11 July 2010


I have always been fascinated by paradox. Not the comparatively trite, maddeningly frustrating kind like Zeno's. But the larger ones of life, e.g. "by losing yourself, you find yourself," that sort of thing. There's so much of that all around, and in my own life too. A lawyer who prefers not to litigate, who thrives on the chaos of doing the deals but also craves quiet time to contemplate. A SoCA beach guy who dresses East Coast. A lover of Bach and Beethoven who also likes technopop and zydeco. I am the perfect embodiment of yin-yang, I guess. And I stopped trying to figure myself out a long time ago.

Consistent with that theme, I love traveling, but also love coming home and knowing there is a home to go to. That's why I haven't minded all the extended business travel of late, I think, yet I am also relieved to have it ending. Because it has been stressful and it's forced me to put some things in life on hold for quite a while. It'll be nice to settle back at home and know I don't have to race off to the airport again in two or three days.

The Welsh call it "taithchwant," the irresistible Celtic yearning for self-imposed wandering and exile, often in a search for spiritual fulfillment. The constant longing for other places, to leave home behind and venture far away, forever searching and exploring, one's heart always unfulfilled somehow, yet satisfied to some extent by the very fact of wandering and searching. Missing home while wandering, and then missing other places once having returned home. Never being fully satisfied in either place.

I have about as virulent a strain of this as can be imagined. I loved where I grew up and yet was delighted to serve a mission on the other side of the world; when I first arrived I thought I was practically on another planet, and I loved it. When I finished school I promptly left the United States again and lived abroad for some time, an ocean and more away from all friends and family. I loved them and yet felt an irresistible drive to leave them, to wander far away by myself in search of . . . well, I'm not sure. Knowledge, experience, growth, discovery. Answering the call of the taithchwant.

And now I find that I've done it again, only this time in a more figurative sense. Coming out set me on a journey that is totally foreign to everyone else in my family, and their reactions to it have led me further afield on my own than I ever imagined. They are all still there, and say they love me. I'm glad. I still love them too. And yet I can't resist the taithchwant, that urge to leave them once more and go exploring again in places far away. Not knowing where the journey will take me or when I'll come back. All I know is that I have to go.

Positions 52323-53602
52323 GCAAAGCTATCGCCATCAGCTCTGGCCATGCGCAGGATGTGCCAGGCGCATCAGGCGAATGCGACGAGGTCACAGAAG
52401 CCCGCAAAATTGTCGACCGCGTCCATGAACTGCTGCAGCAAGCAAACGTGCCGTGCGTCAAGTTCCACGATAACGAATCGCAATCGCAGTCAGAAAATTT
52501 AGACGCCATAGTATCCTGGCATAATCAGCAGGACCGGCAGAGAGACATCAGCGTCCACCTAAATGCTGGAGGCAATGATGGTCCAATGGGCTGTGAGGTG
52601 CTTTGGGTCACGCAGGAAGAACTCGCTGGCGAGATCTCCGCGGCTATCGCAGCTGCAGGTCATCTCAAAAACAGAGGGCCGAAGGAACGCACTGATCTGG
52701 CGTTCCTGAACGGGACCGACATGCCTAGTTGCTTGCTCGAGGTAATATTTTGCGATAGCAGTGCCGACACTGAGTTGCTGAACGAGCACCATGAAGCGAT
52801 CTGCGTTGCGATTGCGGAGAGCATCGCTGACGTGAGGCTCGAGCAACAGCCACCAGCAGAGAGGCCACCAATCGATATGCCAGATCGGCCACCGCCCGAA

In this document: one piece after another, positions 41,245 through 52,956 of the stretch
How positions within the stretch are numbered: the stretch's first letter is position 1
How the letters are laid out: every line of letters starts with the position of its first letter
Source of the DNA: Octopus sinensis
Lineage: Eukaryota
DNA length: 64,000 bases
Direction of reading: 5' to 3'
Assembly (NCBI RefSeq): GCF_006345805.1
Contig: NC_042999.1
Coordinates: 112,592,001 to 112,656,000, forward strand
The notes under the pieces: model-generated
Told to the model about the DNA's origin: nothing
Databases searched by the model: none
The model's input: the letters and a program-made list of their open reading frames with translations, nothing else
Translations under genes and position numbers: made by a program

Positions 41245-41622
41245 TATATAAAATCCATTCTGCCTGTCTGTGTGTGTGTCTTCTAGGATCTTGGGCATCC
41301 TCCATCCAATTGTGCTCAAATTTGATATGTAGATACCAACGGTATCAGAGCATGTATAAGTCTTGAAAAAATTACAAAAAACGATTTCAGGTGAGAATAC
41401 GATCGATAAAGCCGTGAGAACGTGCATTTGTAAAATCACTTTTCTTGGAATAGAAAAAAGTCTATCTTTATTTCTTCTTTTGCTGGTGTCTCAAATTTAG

It's another paradox that I thrive on the love and company of family and friends yet also feel this urge to go off exploring by myself, to seek places of solitude. This will be magnified starting tomorrow as I leave for one last trip and say goodbye to my children who will spend the rest of the summer with their mother. I won't see them again for many weeks. And with my travel schedule now winding down, I will for a while have more free time than I've had in a year and a half. And the house will be completely quiet. Filled with peace and melancholy. Inside of one week I will go from having these delightful children with me 24/7 on a schedule of frenetic activity to one of quiet solitude and release from some heavy professional demands. Time to wander if I want.

Perhaps it will be good for me to leave again. It'll be difficult to run across some small article they've left behind somewhere in the house, stare at it in the silence, feeling the poignancy of their absence from this tangible reminder that once not long before, they had been here, and now they're gone. To look at the hand-scrawled notes taped to the fridge door that say I love you Daddy, and know the little hands that wrote it are far away and I won't see them for a while. Perhaps it would be better if I left such reminders behind too, at least until the twins come back.

Taithchwant really sucks sometimes. I'm about to have a foretaste of what it'll be like when they grow up and leave home for good. And so I confront another paradox: the crusty lawyer's armor that hides a heart so soft that I risk losing all composure when I think of them growing up and leaving. Yet I know that's inevitable, that it's best for them, and that they too may feel that irresistible urge to wander. How can I try to hold them back from what I can't resist myself. Perhaps by then I will have found someone with whom I can wander through the rest of life, so that I won't have to do it alone anymore. So the paradox can finally be resolved.

I love T.S. Eliot's lines:

We shall not cease from exploration
And the end of all our exploring
Will be to arrive where we started
And know the place for the first time.
Through the unknown, remembered gate
When the last of earth left to discover
Is that which was the beginning;
At the source of the longest river
The voice of the hidden waterfall
And the children in the apple tree
Not known, because not looked for
But heard, half-heard, in the stillness
Between two waves of the sea.
Quick now, here, now, always--
A condition of complete simplicity
(Costing not less than everything)
And all shall be well and
All manner of thing shall be well
When the tongues of flame are in-folded
Into the crowned knot of fire
And the fire and the rose are one.


Beck said...

I call it "hopeless wanderlust". It is a real disease, and I have it bad - always have. The sentiment of always wanting to go and explore and discover and feel the magic of another place, and then wanting to be home and the comforts and security it brings, until you come home and the cycle starts all over again...

Is there a cure?

Quiet Song said...

I "like" this post.